The Self-Taught Developer’s Guide On How to Code on Their Own
I have had a lot of fun these last two years seeing Twitter blow up every time Elon Musk took to it. There’s a reason I follow Musk — besides the promise of a Mars trip, I look at him as one of the prime examples of a successful, self-taught developer.
He’s not the first; of course. From Ada Lovelace who created the first algorithm, to Steve and Steve who transformed our favorite fruit into a global tech giant, there have been many. Every generation has had at least one name who has proven that the best developers are the ones with the best skills, not the best resumes.
So, if you’re looking to join their ranks and learn how to code on your own how do you start? Let this guide be your Bible.
Step 1: Pick a niche
When choosing what to excel in, remember the adage “If you want to succeed, limit yourself.” There are many skills that recruiters are hiring for and these trends will stay for a while. Trying to learn everything at once will only overwhelm you. So, start by getting an overview of what software programming involves. Understand what a backend engineer’s life looks like versus what a blockchain developer does daily. If you have an interest in a particular field, say fintech or gaming, then factor that in, too.
Step 2: Find online resources
There are a host of resources online that suit every style. If you’re a complete beginner, you can try out sites that offer introductory courses. CodeSchool and Treehouse are good examples of interactive websites. You can also find many YouTube ‘learn to code’ tutorials if learning through videos is your preferred mode.
If you’re at an intermediate level, you can follow sites that allow you to practice and hone your skills. Community platforms like the one offered by HackerEarth let you upskill while interacting with fellow developers. You can duel with other developers, engage with them on forums, or expand your coding knowledge through practice sessions that are designed to push you to the next level.
I cannot stress the importance of joining a community enough. Not only does it help to have your peers readily available for guidance and mentorship, you learn a lot about the industry from experienced developers. I would highly suggest that self-learners join one.
Step 3: Build, break, build again
There is a ‘tutorial hell’ reserved for those developers who get stuck in the ‘learning’ phase and forget to translate that expertise into experience. A developer is only as good as their code, so try to iterate along with learning. Always remember to keep a repository of your builds on GitHub or similar platforms. A good way to practice is to add new features to your project after learning a new module.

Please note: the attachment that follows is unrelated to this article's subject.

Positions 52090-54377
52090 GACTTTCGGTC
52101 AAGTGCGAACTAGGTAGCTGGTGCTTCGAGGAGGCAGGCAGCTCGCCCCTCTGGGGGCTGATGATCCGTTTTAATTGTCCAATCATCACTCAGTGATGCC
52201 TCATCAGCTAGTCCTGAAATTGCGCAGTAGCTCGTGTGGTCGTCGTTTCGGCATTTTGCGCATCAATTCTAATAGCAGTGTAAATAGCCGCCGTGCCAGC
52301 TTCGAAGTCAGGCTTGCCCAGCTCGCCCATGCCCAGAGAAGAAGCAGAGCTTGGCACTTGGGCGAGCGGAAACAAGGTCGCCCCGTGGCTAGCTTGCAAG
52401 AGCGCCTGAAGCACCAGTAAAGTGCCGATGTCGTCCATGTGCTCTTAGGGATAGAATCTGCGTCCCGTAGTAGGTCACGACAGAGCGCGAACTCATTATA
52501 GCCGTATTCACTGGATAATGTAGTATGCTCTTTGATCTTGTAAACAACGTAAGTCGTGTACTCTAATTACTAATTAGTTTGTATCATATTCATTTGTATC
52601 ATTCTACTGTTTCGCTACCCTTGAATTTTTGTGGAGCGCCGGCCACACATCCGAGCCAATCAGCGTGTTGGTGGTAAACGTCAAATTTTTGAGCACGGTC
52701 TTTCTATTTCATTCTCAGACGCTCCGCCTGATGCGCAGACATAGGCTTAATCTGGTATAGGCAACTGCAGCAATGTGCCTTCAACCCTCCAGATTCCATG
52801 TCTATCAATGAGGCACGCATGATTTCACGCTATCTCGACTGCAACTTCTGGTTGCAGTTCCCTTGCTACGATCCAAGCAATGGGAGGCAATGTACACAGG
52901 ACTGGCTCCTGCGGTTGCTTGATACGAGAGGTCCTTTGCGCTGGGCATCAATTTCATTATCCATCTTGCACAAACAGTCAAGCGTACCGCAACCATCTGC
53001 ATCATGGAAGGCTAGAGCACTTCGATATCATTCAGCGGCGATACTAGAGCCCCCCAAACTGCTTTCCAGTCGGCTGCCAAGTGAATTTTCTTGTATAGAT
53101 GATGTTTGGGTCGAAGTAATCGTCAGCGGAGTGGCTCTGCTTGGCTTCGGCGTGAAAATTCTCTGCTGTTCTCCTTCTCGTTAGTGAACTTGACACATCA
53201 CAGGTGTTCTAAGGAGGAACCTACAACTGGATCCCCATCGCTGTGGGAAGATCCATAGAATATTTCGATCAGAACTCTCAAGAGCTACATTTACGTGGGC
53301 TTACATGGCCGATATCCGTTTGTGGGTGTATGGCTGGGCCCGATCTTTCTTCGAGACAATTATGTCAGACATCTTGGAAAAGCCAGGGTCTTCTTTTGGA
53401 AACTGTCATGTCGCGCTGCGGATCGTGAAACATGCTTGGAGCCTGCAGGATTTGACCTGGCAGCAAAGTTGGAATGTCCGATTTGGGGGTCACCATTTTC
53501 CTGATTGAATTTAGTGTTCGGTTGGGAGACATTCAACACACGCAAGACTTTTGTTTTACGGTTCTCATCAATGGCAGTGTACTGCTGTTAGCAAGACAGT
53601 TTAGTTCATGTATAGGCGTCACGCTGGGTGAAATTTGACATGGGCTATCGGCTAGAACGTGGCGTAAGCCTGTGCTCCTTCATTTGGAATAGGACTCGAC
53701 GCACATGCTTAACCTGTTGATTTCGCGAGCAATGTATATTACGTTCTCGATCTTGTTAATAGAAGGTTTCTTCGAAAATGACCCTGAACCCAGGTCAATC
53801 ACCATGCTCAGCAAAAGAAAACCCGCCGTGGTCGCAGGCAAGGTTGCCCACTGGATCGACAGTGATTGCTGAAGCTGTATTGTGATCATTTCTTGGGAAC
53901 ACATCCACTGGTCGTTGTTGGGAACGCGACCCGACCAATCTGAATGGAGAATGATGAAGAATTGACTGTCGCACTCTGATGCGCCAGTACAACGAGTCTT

Don’t worry about it being too ‘fancy’. The important thing here is to make errors, find out how to solve those bugs, and eliminate mistakes from your code.
Step 4: Practice for interviews
Once you have gained suitable mastery over your chosen language or tech stack, it’s time to look for a job. You can choose to freelance or find a full-time job. For either, you will need to showcase your coding skills and some other ‘softer’ skills.
Apart from writing clean code, a developer in a workplace is also required to communicate and collaborate with teams. Engineering managers look for problem-solving and analytical skills, efficient workplace communication, and a good work ethic when they hire. While you are improving your coding skills, it would behoove you to spend some time prepping for interviews.
Step 5: Read, learn, and network
Software development is a rapidly shifting landscape. The only way to hold your own is to always stay ahead of the curve. I recommend reading and following tech blogs from the best brands (the Netflix tech blog is one name that pops to mind).
For a developer, learning is fuel to shine brighter. A highly interactive way to upskill is via hackathons where you can present groundbreaking ideas and network with developers from across the globe.
The pandemic has brought skills into sharp focus, and recruiters and tech managers are looking for talented developers at a rapid scale. Expertise has started to truly trump other traditional hiring criteria like academic pedigree, and previous experience. If ever there was a time for self-taught developers to come out of the woodwork and grab their moment in the sun, this would be it.
However, it is also important to recognize that learning to code on your own has its own set of challenges. You need to be self-reliant to a high degree and be comfortable learning in a non-traditional format. There will definitely be bad days, and having a community or a mentor to support you through these days would be beneficial.
In the long run, your hard work and self-reliance will definitely pay off. Solving real-world issues through technology is a beautiful feeling, and I say that with almost two decades of experience. So, keep at it, and keep coding!
Originally published at www.hackerearth.com on January 21, 2022